I regularly post photos of wildlife spotted on my walks in the local parks to our neighbourhood Facebook Group, and many neighbours then message me to ask if they could tag along the next time. So, I decided to throw open the offer to the entire group, and more than 60 families expressed an interest! I have found that small-group tours work best, so I volunteered to lead a small-group, twilight, wildlife walk to a local forest reserve and within a few hours we had a full complement ‘booked in’.
Our evening started at 4:35pm with only one group arriving 5mins late – that was me! 😦 After an apology, quick introductions and a couple minutes explaining the route and wildlife spotting techniques, our group of 18 (including 9 children) were off.
The children in our group were just fantastic – excellent wildlife spotters, and so enthusiastic. Within half an hour they had found kangaroos, Spotted-necked Doves, Spotted Pardalotes, Eastern Rosellas, Crimson Rosellas, Lorikeets, Corellas, Pied Currawongs, Noisy Miners, Red Wattlebirds, Common Bronzewings, and Brown Thornbills.
We then went off-path, bush bashed, crossed two creeks, and got to a special clearing in the heart of the ‘forest’ where I knew a Scarlet Robin called home. On cue a splendid male Scarlet Robin appeared, giving the entire group excellent views. They really are little red, white and black eggs on legs!
The light was fading fast, so we made our way to ‘Basecamp’ at the billabong for the nocturnal part of the walk. The group passed around glowstick bracelets and chocolates and we then fired up our red torches. I was pleasantly surprised that red cellophane secured with a rubber band over torches actually worked so well! The red light proved to be only mildly disruptive to the wildlife – a small price to pay to inspire the kids in the group to conserve them.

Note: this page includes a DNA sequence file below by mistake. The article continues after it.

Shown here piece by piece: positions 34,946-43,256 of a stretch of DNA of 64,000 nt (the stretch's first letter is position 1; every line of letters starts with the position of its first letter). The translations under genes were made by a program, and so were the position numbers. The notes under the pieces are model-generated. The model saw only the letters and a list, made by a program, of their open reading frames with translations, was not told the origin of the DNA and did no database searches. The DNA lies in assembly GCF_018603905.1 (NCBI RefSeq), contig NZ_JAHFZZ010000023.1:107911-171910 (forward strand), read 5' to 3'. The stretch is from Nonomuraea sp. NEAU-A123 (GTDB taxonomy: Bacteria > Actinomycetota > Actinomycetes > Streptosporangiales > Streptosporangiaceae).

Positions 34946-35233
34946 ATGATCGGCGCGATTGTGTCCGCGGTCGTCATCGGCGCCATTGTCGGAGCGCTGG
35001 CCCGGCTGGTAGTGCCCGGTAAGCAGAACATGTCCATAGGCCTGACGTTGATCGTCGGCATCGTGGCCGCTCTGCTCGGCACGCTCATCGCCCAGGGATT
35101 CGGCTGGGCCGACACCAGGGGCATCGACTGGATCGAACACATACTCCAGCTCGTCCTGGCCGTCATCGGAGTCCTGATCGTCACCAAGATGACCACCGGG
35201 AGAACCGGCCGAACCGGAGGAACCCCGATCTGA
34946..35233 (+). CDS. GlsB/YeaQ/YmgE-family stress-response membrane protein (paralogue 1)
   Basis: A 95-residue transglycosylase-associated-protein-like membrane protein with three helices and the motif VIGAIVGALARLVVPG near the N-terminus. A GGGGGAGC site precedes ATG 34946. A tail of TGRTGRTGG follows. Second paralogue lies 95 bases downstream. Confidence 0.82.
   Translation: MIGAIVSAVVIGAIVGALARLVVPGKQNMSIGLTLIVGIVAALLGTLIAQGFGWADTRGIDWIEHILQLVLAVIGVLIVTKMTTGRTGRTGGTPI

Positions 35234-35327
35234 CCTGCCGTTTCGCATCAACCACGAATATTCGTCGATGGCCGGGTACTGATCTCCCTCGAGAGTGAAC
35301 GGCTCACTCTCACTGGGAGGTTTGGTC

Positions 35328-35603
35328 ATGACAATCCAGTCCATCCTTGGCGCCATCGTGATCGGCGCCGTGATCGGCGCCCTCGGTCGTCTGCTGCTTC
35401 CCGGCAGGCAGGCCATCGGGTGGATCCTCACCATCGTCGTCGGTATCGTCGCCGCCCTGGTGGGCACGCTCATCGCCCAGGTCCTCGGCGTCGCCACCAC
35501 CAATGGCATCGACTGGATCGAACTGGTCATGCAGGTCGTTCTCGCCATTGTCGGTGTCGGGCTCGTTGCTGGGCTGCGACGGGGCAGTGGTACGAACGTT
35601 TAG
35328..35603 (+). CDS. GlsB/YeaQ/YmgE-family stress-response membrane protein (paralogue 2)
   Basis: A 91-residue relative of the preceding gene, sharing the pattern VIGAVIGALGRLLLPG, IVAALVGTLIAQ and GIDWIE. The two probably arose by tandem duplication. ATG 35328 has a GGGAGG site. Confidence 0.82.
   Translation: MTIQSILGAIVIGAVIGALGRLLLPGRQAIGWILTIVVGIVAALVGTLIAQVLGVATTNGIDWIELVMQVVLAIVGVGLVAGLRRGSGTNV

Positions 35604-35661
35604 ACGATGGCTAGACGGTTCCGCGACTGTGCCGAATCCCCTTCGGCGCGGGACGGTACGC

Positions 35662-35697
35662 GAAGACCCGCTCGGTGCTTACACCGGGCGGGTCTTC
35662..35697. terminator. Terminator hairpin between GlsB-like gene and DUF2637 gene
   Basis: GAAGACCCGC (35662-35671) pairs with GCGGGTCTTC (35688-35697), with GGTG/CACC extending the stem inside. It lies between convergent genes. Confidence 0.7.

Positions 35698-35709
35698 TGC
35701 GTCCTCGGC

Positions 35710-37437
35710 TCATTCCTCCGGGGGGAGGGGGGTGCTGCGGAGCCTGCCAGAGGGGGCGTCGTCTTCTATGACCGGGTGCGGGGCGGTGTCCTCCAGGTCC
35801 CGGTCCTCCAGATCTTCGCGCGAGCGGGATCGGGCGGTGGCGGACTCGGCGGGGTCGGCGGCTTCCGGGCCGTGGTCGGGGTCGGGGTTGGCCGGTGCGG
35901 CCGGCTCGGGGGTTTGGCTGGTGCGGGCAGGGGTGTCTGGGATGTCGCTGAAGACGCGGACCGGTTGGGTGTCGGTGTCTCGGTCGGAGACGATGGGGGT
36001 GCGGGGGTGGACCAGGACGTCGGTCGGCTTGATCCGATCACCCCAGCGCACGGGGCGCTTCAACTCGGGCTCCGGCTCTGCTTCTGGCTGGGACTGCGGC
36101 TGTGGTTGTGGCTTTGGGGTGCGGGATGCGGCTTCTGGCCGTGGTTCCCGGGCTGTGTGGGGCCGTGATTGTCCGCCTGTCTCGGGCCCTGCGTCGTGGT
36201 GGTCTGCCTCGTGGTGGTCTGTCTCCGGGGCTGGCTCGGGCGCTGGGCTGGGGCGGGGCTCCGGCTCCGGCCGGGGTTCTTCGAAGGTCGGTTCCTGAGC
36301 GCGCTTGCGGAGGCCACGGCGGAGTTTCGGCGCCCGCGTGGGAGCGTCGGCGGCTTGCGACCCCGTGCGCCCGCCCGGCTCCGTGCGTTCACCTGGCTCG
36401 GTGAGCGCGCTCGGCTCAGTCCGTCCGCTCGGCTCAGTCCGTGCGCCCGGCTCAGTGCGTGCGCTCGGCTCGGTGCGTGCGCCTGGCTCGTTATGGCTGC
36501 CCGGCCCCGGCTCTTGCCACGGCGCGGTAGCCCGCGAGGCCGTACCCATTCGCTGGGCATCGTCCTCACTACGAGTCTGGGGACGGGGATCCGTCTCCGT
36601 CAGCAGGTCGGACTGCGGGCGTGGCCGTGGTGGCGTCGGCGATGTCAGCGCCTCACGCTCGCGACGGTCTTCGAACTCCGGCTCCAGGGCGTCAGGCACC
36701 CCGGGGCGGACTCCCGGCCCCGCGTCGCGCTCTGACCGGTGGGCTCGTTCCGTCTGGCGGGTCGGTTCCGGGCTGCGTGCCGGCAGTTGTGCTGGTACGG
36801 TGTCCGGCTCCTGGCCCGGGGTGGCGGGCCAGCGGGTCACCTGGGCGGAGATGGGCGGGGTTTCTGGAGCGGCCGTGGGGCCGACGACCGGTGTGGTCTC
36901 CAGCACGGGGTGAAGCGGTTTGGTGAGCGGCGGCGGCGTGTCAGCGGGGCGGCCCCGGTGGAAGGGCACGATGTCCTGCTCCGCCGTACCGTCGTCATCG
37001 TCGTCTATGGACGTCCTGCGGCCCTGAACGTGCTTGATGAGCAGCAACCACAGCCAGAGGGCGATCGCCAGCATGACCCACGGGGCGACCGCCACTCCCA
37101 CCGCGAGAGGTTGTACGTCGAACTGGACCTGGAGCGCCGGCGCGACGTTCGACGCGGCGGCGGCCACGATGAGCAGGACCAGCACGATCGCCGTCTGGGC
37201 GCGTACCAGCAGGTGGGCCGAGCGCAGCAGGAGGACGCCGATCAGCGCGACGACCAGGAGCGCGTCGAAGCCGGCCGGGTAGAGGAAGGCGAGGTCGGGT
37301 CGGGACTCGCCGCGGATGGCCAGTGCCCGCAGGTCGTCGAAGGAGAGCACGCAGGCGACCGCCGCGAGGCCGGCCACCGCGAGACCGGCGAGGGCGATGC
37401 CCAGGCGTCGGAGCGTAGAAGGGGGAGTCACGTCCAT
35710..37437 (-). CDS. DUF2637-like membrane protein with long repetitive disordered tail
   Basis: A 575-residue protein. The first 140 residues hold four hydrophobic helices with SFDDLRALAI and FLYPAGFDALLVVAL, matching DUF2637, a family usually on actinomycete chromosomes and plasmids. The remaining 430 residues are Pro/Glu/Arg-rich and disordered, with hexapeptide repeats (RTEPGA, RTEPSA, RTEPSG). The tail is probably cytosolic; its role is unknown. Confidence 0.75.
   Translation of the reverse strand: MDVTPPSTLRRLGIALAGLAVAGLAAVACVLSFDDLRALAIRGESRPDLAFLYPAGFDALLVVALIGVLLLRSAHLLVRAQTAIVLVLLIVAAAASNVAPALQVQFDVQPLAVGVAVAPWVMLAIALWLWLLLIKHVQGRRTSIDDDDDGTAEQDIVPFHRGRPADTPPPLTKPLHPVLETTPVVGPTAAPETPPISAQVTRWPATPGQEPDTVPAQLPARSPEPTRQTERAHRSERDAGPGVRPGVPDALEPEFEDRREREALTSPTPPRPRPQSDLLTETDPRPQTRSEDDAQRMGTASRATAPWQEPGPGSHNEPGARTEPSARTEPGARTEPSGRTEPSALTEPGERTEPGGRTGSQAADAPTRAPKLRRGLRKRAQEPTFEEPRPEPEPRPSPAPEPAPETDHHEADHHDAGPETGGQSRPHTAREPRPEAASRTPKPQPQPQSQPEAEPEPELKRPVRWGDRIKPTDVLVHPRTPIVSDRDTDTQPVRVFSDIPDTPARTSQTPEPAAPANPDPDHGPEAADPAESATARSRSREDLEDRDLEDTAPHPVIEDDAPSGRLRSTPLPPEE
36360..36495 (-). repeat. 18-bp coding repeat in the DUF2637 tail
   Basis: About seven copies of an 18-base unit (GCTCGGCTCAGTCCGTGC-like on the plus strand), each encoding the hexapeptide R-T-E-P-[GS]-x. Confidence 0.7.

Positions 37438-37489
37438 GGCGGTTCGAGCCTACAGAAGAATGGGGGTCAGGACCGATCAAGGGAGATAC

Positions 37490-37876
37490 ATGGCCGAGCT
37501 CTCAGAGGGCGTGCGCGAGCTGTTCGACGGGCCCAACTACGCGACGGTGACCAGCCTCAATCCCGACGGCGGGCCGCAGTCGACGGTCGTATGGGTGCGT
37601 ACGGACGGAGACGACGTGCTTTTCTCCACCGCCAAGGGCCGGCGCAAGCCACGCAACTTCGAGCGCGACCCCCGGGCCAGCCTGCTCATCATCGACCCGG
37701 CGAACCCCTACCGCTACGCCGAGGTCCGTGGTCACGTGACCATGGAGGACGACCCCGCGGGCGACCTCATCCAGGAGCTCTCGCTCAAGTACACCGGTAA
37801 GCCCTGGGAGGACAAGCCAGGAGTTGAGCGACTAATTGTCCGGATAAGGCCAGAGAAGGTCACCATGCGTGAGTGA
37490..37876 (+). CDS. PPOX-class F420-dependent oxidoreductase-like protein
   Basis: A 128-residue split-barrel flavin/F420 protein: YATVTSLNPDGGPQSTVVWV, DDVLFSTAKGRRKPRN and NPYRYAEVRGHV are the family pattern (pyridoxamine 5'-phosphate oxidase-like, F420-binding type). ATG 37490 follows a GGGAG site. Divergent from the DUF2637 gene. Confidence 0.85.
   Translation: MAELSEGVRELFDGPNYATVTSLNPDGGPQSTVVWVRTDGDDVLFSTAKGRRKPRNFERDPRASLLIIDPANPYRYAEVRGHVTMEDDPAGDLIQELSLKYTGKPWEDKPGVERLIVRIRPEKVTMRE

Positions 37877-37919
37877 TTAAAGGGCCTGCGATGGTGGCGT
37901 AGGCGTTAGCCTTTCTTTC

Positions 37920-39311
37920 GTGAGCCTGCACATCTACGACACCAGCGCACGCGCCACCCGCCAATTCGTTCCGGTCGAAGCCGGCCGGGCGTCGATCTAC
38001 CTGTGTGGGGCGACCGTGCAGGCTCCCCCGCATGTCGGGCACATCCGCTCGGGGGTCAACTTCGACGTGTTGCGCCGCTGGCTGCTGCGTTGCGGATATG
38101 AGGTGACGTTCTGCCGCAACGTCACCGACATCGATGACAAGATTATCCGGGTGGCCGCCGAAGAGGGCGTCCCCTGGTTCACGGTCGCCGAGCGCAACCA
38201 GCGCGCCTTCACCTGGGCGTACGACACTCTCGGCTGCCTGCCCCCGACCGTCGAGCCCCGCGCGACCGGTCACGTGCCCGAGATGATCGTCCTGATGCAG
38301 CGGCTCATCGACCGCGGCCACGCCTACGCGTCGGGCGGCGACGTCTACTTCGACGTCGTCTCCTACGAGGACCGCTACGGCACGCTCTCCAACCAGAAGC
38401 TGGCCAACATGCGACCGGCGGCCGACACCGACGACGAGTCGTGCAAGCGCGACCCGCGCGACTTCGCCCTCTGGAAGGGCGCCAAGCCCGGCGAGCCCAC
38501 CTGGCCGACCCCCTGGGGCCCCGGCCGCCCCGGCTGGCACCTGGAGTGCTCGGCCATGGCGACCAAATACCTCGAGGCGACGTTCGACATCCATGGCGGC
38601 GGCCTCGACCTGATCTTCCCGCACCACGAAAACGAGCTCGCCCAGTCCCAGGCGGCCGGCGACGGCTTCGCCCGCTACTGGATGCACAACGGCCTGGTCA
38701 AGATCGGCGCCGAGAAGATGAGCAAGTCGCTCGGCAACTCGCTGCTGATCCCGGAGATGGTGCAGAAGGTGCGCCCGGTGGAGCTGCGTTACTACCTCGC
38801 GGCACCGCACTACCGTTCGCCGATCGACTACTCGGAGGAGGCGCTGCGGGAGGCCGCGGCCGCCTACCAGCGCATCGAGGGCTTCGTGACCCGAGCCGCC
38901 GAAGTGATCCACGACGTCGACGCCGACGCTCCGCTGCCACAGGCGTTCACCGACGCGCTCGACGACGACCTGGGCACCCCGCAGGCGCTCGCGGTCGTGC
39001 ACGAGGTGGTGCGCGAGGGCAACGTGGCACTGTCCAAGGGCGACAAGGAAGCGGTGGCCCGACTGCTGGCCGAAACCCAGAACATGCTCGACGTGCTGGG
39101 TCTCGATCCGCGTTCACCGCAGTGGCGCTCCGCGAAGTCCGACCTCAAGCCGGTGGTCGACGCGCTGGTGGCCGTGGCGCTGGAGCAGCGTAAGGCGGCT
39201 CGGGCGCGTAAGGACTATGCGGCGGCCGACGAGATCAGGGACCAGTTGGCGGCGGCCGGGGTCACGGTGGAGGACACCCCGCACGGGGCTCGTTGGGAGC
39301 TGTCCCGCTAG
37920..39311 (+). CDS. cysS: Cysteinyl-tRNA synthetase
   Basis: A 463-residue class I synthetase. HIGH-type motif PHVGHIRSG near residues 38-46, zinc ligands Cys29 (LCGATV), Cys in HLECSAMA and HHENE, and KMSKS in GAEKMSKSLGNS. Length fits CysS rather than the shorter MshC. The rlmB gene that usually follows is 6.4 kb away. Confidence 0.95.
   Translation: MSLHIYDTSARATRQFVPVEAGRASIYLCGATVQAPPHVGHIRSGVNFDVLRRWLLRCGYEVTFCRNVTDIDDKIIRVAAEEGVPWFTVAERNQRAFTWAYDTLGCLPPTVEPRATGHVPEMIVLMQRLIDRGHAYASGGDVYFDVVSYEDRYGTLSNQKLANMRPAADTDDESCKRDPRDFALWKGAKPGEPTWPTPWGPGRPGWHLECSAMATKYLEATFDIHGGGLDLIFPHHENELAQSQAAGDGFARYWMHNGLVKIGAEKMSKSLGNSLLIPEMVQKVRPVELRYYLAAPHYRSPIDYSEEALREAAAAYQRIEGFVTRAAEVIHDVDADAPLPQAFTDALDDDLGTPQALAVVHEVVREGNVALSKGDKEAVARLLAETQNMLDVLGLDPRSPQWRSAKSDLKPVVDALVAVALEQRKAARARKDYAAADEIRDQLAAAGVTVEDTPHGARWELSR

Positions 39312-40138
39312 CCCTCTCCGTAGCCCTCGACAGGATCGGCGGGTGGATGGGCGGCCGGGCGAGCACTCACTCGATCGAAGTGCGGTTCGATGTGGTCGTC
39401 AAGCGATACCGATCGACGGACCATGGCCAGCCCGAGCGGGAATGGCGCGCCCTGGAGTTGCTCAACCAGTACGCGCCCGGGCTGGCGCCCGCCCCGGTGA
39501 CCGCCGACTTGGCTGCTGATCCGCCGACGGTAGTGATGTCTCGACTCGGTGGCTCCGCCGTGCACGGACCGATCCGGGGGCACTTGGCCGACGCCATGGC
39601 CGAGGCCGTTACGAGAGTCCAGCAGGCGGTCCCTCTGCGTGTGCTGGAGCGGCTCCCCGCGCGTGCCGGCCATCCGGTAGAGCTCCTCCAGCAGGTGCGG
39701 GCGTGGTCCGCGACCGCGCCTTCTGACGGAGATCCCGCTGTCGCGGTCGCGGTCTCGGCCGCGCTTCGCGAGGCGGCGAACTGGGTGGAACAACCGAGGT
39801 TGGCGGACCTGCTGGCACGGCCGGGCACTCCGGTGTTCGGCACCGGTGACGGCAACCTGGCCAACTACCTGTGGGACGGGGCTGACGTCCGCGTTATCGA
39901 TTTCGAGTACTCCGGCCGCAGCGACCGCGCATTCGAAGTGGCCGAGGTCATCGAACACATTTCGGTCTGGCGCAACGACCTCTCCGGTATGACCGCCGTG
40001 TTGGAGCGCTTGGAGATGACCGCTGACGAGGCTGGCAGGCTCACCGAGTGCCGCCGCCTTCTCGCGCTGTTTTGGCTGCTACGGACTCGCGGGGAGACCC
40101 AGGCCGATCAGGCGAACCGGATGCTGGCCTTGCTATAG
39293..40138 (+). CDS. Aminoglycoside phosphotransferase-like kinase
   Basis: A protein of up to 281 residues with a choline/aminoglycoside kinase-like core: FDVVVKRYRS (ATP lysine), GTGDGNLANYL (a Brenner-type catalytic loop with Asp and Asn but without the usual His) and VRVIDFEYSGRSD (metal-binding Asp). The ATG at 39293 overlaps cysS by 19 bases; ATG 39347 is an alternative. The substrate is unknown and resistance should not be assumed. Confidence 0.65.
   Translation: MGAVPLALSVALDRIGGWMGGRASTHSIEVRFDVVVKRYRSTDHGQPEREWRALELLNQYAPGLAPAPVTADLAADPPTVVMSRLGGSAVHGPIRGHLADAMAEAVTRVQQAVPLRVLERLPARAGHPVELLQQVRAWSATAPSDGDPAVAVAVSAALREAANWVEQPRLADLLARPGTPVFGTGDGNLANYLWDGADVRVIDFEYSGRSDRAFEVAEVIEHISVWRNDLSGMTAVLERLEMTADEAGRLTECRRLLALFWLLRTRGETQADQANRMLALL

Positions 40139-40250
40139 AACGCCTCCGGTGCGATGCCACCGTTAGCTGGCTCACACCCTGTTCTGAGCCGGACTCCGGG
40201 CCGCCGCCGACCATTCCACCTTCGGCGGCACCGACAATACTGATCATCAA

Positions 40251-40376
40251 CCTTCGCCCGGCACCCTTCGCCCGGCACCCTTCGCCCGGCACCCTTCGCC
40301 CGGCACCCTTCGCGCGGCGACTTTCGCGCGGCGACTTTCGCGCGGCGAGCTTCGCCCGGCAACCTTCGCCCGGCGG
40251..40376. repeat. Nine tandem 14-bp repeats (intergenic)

We began scanning the trees and skies, and within two minutes someone shouted “owl”. Although the bird that landed above our heads was a Tawny Frogmouth, that was close enough. We enjoyed it for at least five minutes before it flew off into the night.
We continued to scan the trees near the billabong, and one of the kids shouted “Possum!”. We all trained our torches on the branch and I thought to myself, “what a tiny Possum – perhaps it’s a joey”, until it dawned on me that it was actually a Sugar Glider. That’s right folks: a Sugar Glider, in Melbourne suburbia!
Everyone in the group was totally enthralled at seeing the uber cute tiny marsupial. Then a second one appeared, then a third, then a fourth, and a fifth! Another person in our group shouted “Sugar Glider AND Ringtail Possum here”. I’m so glad I didn’t run over to them, because a few of the kids and I were quite fortunate to see one of the gliders extend its underarm webbing and glide a few metres to the next tree. It was a brief but unforgettable experience.
By now it was 6:15pm, and we started making our way back to the exit. The sharp-eyed kids found a Brushtail Possum, then another Tawny Frogmouth, before rounding off the night with a Ringtail Possum at eye level.
As we parted ways, everyone was in agreement, especially the children, that it was a fantastic evening out in suburbia, spending time with 15+ species of amazing wildlife and 18 wonderful neighbours!!
(Activities like these foster a great sense of community spirit, and they afford an excellent opportunity to reinforce key conservation messages such as keeping cats indoors at night, so I’m looking forward to leading a few more tours!)